A bold, page-turning novel that follows how a childhood abduction sets two sisters on very different courses
One of “Summer’s Smartest and Most Innovative Thrillers” (Vanity Fair): A bold, page-turning novel that follows the rippling effects of a childhood abduction on two sisters
Every other weekend, Hope and Eden—backpacks, Walkmans, and homework in hand—wait for their father to pick them up, as he always does, at a strip-mall bus stop. It’s the divorce shuffle; they’re used to it. Only this weekend, he’s screwed up, forgotten, and their world will irrevocably change when a stranger lures them into his truck with a false story and smile.
Twenty years later. Hope discovers that the man who abducted them is up for parole and the sisters might be able to offer testimony to keep him in jail. There’s only one problem: Eden is nowhere to be found.
Hope sets out on a harrowing quest—from hippie communes to cities across the country, and into her own troubled past—to track down her sister. Will she find Eden in time? And what will she learn about herself along the way?
It was embarrassing to take the bus, but it was doubly embarrassing to hand the driver a coupon that had been cut out of the back of a Cheerios box. My father ate Cheerios for breakfast every day except Sundays, and then he ate eggs. When my parents divorced, back when I was ten, my father moved from Charlottesville out to the country, sort of toward DC but sort of toward the mountains, and fixed up an old house. My sister, Eden, and I took the Greyhound bus to visit him every other weekend because neither our father nor my mother was willing to make the ninety-minute drive each way. My mother insisted it was our father’s responsibility. Our father thought he was paying my mother more than enough for child support, considering she had a decent job and he never had to pay Eden’s mom, Suriya, anything. He tried to bargain with my mother to drop us off at a shopping mall halfway, but she refused. He drove us the first year and a half until he spotted the bus coupons on the back of the Cheerios box, and then he never picked us up or drove us home again.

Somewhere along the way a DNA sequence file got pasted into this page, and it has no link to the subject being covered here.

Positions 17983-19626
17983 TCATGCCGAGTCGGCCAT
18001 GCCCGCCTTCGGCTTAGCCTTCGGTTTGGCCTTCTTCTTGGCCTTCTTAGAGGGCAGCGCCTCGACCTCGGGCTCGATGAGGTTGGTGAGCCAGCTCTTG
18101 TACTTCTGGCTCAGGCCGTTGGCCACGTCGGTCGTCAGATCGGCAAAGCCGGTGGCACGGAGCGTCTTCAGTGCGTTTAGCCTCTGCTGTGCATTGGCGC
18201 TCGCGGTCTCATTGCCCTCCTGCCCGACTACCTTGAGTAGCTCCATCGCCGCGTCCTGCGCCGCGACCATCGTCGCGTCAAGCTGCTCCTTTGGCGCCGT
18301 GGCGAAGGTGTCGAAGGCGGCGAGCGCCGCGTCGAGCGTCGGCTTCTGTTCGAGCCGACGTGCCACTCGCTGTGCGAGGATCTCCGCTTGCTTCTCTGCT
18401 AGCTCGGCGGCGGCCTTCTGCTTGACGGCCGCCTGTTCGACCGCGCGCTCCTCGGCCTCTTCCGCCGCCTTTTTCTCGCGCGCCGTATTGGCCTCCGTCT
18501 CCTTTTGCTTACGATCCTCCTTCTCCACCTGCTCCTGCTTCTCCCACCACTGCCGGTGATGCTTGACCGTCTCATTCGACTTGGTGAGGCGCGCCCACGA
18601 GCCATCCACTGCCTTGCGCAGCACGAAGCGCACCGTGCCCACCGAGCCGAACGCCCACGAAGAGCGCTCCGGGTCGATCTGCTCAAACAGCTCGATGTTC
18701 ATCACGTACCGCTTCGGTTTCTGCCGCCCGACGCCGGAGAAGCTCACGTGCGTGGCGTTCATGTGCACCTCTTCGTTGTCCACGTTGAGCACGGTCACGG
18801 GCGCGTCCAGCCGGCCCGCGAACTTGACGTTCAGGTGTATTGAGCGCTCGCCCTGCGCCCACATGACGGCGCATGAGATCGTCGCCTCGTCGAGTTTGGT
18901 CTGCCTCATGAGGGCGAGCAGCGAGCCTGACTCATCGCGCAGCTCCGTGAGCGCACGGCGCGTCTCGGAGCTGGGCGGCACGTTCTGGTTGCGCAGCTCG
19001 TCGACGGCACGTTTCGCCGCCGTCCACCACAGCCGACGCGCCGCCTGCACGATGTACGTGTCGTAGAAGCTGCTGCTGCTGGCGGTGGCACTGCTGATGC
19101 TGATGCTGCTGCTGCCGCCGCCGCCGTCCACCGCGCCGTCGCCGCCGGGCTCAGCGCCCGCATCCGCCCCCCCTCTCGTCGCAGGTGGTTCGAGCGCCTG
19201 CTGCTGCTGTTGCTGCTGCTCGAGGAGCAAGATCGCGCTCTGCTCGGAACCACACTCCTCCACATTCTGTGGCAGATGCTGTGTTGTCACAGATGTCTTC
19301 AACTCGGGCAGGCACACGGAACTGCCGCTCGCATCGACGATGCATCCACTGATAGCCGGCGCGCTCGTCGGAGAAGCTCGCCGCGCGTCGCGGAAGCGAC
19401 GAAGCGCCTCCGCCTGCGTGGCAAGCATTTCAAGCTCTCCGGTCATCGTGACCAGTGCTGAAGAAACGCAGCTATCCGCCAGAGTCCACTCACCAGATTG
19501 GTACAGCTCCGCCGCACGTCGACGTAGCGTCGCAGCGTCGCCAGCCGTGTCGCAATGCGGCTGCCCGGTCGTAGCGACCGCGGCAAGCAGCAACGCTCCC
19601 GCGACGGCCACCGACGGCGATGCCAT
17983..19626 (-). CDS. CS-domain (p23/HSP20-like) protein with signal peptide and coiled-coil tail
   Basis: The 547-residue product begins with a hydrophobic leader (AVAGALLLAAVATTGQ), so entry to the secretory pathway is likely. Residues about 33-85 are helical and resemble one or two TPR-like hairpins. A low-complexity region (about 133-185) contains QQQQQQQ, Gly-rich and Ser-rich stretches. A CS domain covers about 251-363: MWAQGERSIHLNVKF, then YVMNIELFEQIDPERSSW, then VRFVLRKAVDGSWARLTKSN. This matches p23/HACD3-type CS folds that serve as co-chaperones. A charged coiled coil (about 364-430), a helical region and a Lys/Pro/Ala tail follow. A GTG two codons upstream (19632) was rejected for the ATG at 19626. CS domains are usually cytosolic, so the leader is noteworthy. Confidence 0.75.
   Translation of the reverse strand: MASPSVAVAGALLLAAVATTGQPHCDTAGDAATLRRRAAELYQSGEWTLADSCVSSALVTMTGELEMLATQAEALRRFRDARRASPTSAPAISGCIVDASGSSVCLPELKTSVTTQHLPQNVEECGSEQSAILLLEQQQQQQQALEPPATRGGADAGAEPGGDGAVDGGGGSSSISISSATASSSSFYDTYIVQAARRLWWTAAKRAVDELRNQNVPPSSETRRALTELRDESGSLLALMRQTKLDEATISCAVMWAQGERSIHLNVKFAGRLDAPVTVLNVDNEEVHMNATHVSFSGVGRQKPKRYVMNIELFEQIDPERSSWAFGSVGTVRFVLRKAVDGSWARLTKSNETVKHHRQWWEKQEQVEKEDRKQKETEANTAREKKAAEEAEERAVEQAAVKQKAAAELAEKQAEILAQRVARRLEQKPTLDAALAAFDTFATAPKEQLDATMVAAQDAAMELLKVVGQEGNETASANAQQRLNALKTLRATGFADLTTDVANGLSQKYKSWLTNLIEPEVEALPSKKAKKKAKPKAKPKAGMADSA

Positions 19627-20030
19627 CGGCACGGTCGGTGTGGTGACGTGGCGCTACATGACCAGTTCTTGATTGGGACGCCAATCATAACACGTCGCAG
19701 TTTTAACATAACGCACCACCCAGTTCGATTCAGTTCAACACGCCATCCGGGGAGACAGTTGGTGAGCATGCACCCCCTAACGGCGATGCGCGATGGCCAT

Eden always let me give the tickets to the bus driver. I was excited at first that she let me do it, since she was two years older, but when I realized I had been duped into having the uncool job, she said, “No givebacks.” I had to go on the bus first and hand over the tickets, and Eden could wait and lag behind, distancing herself from me and the embarrassing Cheerios coupon. Her preferred seating arrangement was to have her own two seats and she would sit wherever she wanted, forcing me to move closer to her if she sat too far away. If I tried to sit down next to her, she would say, “Hope not,” which was her way of politely saying “Fuck off,” since my name is Hope.
The bus station was next to a dentist’s office in a small strip mall of only four shops and a Jack in the Box that had been closed since our dad moved to his small town. If our dad wasn’t there to pick us up, Eden and I would wait inside the station on the single row of connected plastic chairs and read or do homework until he showed up in his old VW bus, which we called The Camper. When my parents divorced, my mom got the car and our dad got The Camper.